Planning and Laying your Foundations

An article Penni wrote for “Your Build” magazine

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So you’ve decided to self-build?

No doubt you’ve spent hours deciding on every detail of the functionality, aesthetics and technical specifications of your house. But, what about the footings and foundations? “Whilst the house itself may be the exciting bit, it’s essential to get the foundations spot on for any build, and especially if you’re opting for a pre-manufactured house in which case, the foundations must be precision engineered”, explained Penni Brooks of P&P Groundworks.

How much are your groundworks likely to cost?

You can use the area in square metres of the ground floor of your new home to calculate the total estimated price for your groundworks, please contact us for our current prices. You should also be aware that there are also some variable costs which cannot be quantified in advance as they are dependent on factors which can only be identified later in the process. Typically the most common item in this category is the depth of the footings. The footings are the main structural component of the foundation slab and their depth can only be finalised based on the result of a soil survey (costing between £1000 – £2000) and after examination of the actual excavation by the building inspector”, explained Penni. Step-by-step guide to planning & laying your foundations from P&P Groundworks.

This step-by-step guide explains everything any self-builder needs to know about the process of planning and laying foundations:

Step 1: Soil sample and topographical The details of this are required in order for the structural engineer to get the foundation design produced.

Step 2: Excavation (minimum 1m deep) The excavation must be carried out to the requirements / design of the structural engineer, and also to the satisfaction of the building inspector.

Step 3: Footings The footings must be concreted, according to structural design.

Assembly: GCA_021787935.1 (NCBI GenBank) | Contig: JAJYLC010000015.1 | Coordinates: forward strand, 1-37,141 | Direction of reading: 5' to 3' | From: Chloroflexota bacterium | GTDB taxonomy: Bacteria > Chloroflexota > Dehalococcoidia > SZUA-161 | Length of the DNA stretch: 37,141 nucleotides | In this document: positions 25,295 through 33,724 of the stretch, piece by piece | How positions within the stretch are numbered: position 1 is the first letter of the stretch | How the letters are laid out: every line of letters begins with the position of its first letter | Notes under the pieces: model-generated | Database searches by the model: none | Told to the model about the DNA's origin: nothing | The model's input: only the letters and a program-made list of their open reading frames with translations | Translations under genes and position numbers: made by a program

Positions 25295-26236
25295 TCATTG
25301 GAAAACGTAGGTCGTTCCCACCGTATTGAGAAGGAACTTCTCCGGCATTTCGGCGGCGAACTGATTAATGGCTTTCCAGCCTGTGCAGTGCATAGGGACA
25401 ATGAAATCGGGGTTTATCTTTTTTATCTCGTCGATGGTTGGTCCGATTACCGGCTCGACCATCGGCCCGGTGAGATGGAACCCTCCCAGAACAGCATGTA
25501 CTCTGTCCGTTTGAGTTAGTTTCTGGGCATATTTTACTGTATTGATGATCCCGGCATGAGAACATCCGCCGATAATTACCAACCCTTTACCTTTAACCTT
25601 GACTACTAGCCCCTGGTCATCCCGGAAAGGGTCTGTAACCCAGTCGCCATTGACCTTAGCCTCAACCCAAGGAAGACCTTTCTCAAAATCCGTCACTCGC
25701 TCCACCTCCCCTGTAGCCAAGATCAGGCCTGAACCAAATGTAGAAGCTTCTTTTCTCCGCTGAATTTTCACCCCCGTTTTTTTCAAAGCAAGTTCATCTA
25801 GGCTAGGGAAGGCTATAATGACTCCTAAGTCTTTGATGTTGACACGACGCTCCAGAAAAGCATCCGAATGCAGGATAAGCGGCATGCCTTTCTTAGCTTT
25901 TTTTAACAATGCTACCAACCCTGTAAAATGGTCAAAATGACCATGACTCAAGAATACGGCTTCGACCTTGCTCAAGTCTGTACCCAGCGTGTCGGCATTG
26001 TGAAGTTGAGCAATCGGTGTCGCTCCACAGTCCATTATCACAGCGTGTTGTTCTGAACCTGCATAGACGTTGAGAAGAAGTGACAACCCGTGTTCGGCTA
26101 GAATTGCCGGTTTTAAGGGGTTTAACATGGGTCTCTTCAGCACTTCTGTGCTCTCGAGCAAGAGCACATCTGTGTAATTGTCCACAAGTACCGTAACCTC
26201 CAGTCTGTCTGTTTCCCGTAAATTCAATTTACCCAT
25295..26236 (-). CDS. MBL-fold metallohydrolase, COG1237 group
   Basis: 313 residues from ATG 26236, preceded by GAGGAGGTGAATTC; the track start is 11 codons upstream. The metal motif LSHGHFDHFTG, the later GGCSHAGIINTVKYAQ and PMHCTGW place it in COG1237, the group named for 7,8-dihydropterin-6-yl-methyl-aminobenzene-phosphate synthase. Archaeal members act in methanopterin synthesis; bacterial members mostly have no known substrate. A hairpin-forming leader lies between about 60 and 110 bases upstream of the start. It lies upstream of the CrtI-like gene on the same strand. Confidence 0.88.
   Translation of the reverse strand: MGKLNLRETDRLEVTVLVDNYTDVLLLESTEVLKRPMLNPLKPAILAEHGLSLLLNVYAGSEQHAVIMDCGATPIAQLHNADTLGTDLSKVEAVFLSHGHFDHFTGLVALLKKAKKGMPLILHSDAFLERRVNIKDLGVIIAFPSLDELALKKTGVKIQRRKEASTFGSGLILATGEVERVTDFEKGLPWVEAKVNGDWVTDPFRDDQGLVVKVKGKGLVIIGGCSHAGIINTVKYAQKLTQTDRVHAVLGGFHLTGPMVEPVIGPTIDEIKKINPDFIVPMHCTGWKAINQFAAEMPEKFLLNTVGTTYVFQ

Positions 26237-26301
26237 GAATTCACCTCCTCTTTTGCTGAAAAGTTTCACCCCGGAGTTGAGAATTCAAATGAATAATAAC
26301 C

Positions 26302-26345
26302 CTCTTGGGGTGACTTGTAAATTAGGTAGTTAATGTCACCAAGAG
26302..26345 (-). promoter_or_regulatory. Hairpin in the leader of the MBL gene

Step 4: Blockwork Blockwork to be carried out to all walls, as designed by the structural engineer and drains and services laid into footings where applicable.

Step 5: Hardcore to required level. (N.B. must be a certificated hardcore). 5a. Insulation, if required, to be installed. 5b. Clayboard, if required, to be installed.

Step 6: Concrete slab A precision-engineered concrete slab (to a depth of 200mm) is laid, together with power floating where required.

Step 7: Ducting The ducting for gas and electricity is typically laid to the edge of the slab as your energy supplier(s) will require their meter boxes to be on the outside wall of your property. If services are already on-site then the ducting will be laid to the point of reconnection on your property. Ducting for the phone line and water pipe are typically laid into and through the slab. The water pipe is laid in the ducting, typically 32mm in diameter. The gas pipe, mains electricity cable and phone line are provided and installed in the ducting by your energy and phone suppliers respectively.

Step 8: Drains and manholes must be fitted to handle waste from house (typically called ‘foul water’) and rainwater. Foul water drains are laid through the slab and connect to your drains via manholes. Manholes are inserted at each drain junction and where the drain run has to make a significant change in direction (typically more than 45° in the horizontal plane). Groundworkers will carry out the excavation, laying and joining the drains and subsequent backfill. If there is a suitable existing domestic manhole already connected to the main sewer then your drains will be connected to this. Otherwise your drains will be laid to the perimeter of your property where they will be connected to the main sewer by your local water authority. N.B. Any new connection to the main sewer must be undertaken by your local water authority.

Rainwater drains, which are an additional expense, are connected to a soak-away or rainwater collection tank. If you plan to use the rainwater in your house or garden, the rainwater collection tank is an extra expense, as is connection to a septic tank with a separate soak away, although rainwater drains to soak away are included.

Step 9: Site preparation for construction This comprises a hardcore finish, 1-2metre wide, around the slab to provide a safe base on which scaffolding will be erected, an additional hardcore finish for the crane to sit on whilst the house is being constructed (sometimes called a ‘crane-mat’ and also a hardcore finish of the driveway to allow practical access to the site during the construction process for the crane and other vehicles)